Alejandro Arevalo (Jupiter’s Head of Strategy, Emerging Markets) | One might think that emerging market debt has had difficult year, but it’s been quite the opposite. At the time of writing, the major EM hard currency indices have all returned more than 11% year to date.
MADRID | Global GDP showed a moderate growth recovery in the second quarter. In Spain, forecasts point to GDP growth accelerating again to 1% Q0Q, one of the highest rates in the eurozone.
MADRID | March 27, 2015 | By Francisco López | The Spanish economy is currently growing at cruising speed and looks set to remain at its current altitude in the medium term, with the possibility that growth could exceed 3% this year.
MADRID | The Corner | Things are looking up for Spanish car manufacturers, and with exports expected to remain strong,2015 looks like being another good year.
ZURICH | UBS analysts | We review some of the key Eurozone developments of 2014, and look ahead to 2015 and beyond. Eurozone growth has disappointed in 2014, mainly due to Germany, France and Italy. Economic performance over the coming months is likely to remain subdued, given various risk factors, which are likely to weigh on sentiment.
MADRID | By Luis Arroyo | What has growth to do with growing inequality? Until recently, we thought that inequality favoured growth, or in anycase it had a neutral impact on it. Growth was the “best supplier” to create new opportunities, through the vertical mobility of the most flexible countries. But the OECD released this report showing how inequality “significantly” curbs economic prosperity. And yet, Krugman is skeptical that the inverse correlation between inequality and growth is so obvious. According to him, strong evidence is lacking, and there are signs that part of inequality can be cured with growth.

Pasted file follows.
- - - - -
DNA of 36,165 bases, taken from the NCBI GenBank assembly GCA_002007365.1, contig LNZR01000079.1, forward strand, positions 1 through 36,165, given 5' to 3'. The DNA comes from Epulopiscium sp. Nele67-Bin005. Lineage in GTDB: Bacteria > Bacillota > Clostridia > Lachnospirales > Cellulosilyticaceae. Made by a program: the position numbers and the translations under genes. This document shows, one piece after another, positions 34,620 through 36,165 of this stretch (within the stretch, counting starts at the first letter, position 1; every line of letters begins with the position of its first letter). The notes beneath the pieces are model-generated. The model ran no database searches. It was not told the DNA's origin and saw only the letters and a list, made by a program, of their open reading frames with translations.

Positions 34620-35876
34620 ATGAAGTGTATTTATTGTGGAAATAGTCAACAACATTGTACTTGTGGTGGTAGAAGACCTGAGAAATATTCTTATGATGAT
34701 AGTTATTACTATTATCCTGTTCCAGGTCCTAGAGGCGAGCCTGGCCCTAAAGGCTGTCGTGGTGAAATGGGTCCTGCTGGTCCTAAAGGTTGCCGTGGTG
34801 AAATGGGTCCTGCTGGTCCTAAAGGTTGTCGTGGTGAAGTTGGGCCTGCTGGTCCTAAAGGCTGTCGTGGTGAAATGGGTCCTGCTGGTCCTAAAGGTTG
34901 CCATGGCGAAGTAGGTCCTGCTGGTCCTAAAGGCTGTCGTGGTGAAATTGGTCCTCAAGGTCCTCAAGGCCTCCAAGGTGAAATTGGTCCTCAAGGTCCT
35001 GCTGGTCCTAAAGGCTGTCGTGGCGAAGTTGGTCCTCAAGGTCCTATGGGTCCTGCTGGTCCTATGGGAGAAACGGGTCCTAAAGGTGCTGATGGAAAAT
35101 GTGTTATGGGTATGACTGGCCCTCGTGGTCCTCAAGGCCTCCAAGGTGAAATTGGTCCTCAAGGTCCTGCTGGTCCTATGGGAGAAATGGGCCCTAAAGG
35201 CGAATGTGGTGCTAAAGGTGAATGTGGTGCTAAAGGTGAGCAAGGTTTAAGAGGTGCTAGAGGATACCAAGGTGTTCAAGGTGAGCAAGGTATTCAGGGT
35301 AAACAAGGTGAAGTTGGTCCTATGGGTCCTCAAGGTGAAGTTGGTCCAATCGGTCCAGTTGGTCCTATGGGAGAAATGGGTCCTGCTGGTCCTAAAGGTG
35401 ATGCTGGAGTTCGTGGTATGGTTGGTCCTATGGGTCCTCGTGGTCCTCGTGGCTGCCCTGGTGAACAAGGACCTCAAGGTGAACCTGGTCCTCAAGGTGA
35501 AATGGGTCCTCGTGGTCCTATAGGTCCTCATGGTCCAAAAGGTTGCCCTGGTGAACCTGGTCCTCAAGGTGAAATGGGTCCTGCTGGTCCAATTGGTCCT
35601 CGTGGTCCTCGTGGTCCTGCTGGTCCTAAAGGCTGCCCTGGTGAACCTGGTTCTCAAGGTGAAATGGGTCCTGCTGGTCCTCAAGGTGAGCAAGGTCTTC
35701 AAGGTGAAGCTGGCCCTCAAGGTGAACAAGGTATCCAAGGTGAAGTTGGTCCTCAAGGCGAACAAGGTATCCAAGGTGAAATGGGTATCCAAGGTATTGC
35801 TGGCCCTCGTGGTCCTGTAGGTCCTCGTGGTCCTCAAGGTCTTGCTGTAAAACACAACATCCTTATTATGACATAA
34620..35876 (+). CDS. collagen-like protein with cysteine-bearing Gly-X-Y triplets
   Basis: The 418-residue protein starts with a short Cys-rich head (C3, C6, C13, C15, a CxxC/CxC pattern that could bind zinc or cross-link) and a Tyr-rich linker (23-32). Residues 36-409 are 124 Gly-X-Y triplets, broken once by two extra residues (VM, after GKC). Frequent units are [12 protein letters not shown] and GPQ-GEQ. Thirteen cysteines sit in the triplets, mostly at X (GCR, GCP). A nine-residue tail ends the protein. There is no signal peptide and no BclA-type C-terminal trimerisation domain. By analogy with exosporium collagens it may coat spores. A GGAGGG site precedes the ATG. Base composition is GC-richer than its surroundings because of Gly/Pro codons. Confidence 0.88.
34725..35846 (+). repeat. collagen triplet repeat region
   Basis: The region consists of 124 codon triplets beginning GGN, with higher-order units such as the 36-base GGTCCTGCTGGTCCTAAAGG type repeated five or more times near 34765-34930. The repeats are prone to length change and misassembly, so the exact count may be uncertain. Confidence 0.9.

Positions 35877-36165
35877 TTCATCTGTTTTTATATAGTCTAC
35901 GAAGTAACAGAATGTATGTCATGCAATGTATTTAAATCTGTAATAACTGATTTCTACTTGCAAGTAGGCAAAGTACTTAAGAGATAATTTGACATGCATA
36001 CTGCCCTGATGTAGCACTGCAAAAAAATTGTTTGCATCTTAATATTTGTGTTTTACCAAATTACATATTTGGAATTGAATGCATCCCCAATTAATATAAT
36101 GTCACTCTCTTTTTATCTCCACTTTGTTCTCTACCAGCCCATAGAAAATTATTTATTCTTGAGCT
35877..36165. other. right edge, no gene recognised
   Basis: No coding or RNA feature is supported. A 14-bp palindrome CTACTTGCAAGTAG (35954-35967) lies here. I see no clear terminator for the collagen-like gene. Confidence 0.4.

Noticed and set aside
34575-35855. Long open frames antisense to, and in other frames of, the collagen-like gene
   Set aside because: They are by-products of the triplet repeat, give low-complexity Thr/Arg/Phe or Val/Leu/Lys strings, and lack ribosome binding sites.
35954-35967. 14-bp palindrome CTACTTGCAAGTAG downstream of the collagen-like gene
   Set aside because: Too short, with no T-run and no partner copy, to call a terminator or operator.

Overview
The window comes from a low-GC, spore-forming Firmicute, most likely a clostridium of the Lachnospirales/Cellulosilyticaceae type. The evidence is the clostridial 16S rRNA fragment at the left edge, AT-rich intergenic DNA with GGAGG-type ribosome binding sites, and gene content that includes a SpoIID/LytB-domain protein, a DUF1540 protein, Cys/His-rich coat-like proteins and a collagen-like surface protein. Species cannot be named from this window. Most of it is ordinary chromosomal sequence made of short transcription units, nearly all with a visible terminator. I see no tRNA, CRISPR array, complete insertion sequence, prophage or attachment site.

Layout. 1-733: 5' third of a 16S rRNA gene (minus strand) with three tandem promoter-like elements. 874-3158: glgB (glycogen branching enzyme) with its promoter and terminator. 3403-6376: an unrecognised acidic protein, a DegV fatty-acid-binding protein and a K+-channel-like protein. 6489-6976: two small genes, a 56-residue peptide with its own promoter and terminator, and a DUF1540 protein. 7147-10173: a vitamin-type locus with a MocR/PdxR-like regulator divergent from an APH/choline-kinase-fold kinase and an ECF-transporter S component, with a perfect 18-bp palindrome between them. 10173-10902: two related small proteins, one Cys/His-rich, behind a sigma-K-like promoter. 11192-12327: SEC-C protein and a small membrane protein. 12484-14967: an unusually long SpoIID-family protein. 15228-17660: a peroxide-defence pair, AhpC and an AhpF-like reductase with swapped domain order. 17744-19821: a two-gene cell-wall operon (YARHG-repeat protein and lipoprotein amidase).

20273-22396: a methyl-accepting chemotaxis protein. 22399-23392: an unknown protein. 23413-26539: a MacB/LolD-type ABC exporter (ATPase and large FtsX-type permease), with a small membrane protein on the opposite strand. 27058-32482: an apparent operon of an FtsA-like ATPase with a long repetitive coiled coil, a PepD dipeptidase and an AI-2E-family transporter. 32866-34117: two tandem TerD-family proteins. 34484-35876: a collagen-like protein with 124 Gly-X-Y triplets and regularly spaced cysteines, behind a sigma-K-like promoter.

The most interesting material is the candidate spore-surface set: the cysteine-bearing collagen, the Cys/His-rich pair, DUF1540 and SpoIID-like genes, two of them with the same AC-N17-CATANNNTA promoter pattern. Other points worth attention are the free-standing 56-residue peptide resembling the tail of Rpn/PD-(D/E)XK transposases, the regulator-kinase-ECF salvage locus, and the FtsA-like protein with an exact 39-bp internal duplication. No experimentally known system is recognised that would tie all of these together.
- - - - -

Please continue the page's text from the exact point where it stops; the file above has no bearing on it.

ZURICH | UBS analysts | The initial move in oil price was greeted as stimulating growth. The precipitous decline is triggering destabilising factors, especially in EM. As the US economy has accelerated, concern is growing that the Fed is about to shift policy in ways suited to its domestic objectives but not to the needs of increasingly stressed emerging and commodity producing countries and companies. In short, uneven global growth is simultaneously raising the spectre of unsustainable debt deflation across important parts of the (mostly emerging) world and a tightening of US dollar liquidity precisely when it is most needed.
MADRID | The Corner | According to Patrice Gautry, chief economist at UBP, there is little doubt that monetary policy – due to be presented in detail at the beginning of next year – will be revised and reshuffled as follows: 1) bigger ECB spending; 2) more of a focus on private and public bond purchases rather than on LTROs and ABS and CoCo purchases.In short, broadened QE should kick in on 22 January, at the next ECB meeting.
MADRID | The Corner | Risks for the Eurozone have significantly intensified in the last six months. According to experts at Afi, the reduction of the risk premium and more benign monetary conditions are not enough to boost the economic activity. The Euro depreciation, although stronger than the Dollar, was not as intense as that of other currencies, which suggests a moderate growth scenario for the export of the region. In such context, what is likely to happen with the interest rates in the next six months?